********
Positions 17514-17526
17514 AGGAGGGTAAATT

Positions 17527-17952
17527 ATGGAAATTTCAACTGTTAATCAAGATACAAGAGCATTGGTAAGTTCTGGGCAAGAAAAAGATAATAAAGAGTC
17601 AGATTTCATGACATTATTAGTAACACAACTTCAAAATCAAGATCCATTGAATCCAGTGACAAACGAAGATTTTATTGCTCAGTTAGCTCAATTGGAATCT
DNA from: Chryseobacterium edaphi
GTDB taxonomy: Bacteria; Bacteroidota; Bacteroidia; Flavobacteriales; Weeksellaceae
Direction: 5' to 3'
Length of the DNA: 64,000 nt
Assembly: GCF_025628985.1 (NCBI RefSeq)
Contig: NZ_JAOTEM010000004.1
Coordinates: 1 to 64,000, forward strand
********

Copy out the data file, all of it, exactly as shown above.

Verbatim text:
Positions 17514-17526
17514 AGGAGGGTAAATT

Positions 17527-17952
17527 ATGGAAATTTCAACTGTTAATCAAGATACAAGAGCATTGGTAAGTTCTGGGCAAGAAAAAGATAATAAAGAGTC
17601 AGATTTCATGACATTATTAGTAACACAACTTCAAAATCAAGATCCATTGAATCCAGTGACAAACGAAGATTTTATTGCTCAGTTAGCTCAATTGGAATCT
DNA from: Chryseobacterium edaphi
GTDB taxonomy: Bacteria; Bacteroidota; Bacteroidia; Flavobacteriales; Weeksellaceae
Direction: 5' to 3'
Length of the DNA: 64,000 nt
Assembly: GCF_025628985.1 (NCBI RefSeq)
Contig: NZ_JAOTEM010000004.1
Coordinates: 1 to 64,000, forward strand